Research and innovation commissioner calls for redoubling of efforts in global race for technological leadership
EU companies report rising R&D expenditures for the ninth consecutive year, but overall investment growth is significantly slower than competitors in China and the US, according to European Commission’s industrial R&D scoreboard published today.
According to the report, in 2018, global industrial R&D investment grew by 8.9 per cent, but most of that growth was driven by companies in China and the US raising their research expenditures by 26.7 and 10.3 per cent respectively. Companies in the EU raised their R&D investments by 4.7 per cent only.
Mariya Gabriel, the new EU commissioner for research and innovation said the EU must “redouble its efforts” if it wants to make the global economy climate neutral by 2050. “Much more [R&D investment] is needed in the global race for technological leadership in deep-tech and sustainability,” Gabriel said.
The scoreboard acknowledges new policy priorities set by the EU in the green economy come with higher corporate responsibility towards the environment and stricter regulations which may slow down growth. But these limitations also come with investment opportunities. “Tackling environmental problems creates market needs requiring new innovative and technological solutions,” the report says.
But sluggish R&D investment by the private sector is not good news in such an uncertain environment.
If European companies are to boost R&D investments in Europe, they need “better framework conditions,” said Alexandre Affre, director for industrial affairs of BusinessEurope, a lobby group representing companies in the EU. “We ask for deeper and faster progress at EU-level in four priority fields: more and smart public investments; fit-for-innovation regulations, skilled people and enhanced collaboration,” Affre said.
The new European Commission has unveiled an ambitious agenda for becoming world leader in green technologies that relies heavily on research and innovation, but is now facing the prospect of a budget lower than it had hoped for 2021-2027, as EU member states failed to agree on what the top priorities are - and how much money they have to spend on them.
Chinese R&D is growing fast
The scoreboard combs through investment data from a league of 2,500 companies around the world that have been investing the most in R&D over the past decade. At the moment, the US has 769 companies in the league, with a cumulative R&D investment of over €313 billion, followed by 551 companies in the EU, with a total of €208 billion in R&D investment, and 507 in China with a total R&D spending of €96 billion.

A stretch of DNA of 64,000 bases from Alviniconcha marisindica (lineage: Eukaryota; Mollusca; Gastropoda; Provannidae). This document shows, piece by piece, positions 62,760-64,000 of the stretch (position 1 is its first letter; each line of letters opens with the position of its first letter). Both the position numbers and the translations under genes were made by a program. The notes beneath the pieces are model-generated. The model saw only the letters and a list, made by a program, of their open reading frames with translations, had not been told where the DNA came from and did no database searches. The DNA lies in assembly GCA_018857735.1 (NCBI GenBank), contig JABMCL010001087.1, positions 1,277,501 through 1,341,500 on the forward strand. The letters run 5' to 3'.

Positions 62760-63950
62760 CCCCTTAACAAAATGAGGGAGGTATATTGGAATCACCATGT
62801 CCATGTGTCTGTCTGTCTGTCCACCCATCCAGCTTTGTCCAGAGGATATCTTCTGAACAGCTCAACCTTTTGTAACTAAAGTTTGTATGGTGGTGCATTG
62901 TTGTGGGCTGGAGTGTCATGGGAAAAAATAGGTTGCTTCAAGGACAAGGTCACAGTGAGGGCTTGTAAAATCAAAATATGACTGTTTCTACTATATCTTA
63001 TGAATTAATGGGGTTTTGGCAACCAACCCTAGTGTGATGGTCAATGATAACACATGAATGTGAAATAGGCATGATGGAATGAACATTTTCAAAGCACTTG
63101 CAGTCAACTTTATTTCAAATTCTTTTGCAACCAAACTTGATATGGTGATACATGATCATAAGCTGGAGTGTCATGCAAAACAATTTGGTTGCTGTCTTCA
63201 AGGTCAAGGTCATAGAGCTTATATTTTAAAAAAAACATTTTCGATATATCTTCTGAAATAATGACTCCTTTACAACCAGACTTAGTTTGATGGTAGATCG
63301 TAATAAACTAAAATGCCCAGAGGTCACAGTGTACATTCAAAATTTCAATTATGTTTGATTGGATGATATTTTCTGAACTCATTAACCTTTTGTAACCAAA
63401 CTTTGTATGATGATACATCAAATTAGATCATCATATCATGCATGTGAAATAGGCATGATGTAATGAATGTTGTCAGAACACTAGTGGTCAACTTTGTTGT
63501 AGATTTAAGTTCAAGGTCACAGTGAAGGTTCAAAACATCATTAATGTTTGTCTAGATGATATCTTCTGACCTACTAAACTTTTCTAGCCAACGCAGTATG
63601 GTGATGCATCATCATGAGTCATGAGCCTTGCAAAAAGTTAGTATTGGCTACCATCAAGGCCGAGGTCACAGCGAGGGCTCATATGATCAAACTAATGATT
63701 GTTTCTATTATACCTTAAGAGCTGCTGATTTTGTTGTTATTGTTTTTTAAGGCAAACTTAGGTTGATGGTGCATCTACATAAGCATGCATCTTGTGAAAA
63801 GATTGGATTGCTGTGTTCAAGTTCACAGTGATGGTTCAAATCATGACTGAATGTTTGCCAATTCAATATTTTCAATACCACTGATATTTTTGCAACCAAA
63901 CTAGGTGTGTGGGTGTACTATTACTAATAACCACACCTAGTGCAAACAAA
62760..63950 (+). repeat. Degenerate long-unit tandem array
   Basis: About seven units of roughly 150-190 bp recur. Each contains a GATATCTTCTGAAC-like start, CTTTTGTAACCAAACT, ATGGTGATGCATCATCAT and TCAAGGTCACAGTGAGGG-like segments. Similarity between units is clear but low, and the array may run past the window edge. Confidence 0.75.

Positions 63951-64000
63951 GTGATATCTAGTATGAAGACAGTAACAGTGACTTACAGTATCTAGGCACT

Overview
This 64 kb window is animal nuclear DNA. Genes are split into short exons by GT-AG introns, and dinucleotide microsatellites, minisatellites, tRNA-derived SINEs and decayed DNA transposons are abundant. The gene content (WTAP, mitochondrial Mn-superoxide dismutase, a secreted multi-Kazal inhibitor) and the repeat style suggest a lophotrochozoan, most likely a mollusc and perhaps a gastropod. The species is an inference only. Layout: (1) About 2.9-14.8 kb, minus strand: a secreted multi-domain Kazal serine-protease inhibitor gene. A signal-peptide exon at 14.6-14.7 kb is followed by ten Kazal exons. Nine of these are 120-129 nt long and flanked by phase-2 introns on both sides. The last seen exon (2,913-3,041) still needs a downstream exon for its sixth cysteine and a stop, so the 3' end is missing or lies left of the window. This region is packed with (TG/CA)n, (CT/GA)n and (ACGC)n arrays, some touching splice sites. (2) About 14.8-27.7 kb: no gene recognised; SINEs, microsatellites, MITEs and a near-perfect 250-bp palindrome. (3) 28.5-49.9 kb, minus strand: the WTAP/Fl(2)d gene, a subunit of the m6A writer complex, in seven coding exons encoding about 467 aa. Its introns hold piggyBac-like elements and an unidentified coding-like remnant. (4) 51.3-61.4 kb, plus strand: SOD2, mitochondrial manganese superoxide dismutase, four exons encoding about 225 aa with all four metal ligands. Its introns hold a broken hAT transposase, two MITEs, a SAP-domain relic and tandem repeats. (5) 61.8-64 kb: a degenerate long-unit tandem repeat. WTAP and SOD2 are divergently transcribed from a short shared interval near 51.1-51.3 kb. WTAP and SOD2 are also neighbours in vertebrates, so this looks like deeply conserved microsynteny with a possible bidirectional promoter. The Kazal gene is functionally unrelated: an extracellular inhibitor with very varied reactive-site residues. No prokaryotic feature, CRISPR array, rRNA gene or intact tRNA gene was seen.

Over past ten years, Chinese companies increased their R&D investments by a whopping 439 per cent, while R&D expenditure increased by 59 per cent in the EU and 83 per cent in the US. Despite starting from a very low base, Chinese companies have rapidly increased their R&D investments to reach global share of 11.7 per cent.
Since 2009, US companies have doubled their share of global R&D to reach 38 per cent in 2018, with more than 17 per cent of global R&D growth now being driven by the US ICT service sector.
Global industrial R&D is also highly concentrated. The top 50 companies account for nearly 40 per cent of the total R&D investment.
German car maker Volkswagen is the only European company among the top four biggest industrial R&D investors in the world. The top three companies are Alphabet, Samsung Electronics and Microsoft.
According to the report, EU companies have maintained a stable 25 per cent share of global R&D over the past ten years. Car makers contributed the most to R&D growth, reporting a broad patent portfolio on low-carbon vehicles and for self-driving technologies. However, EU companies have lost ground in digital technologies, as US and Chinese ICT companies made substantial R&D investments in this key industry.
The scoreboard also has a separate ranking of Europe’s 1,000 companies with R&D investment of at least €8.6 million. More than 68 per cent of total of industrial R&D investment in the EU is coming from companies based in Germany, UK and France.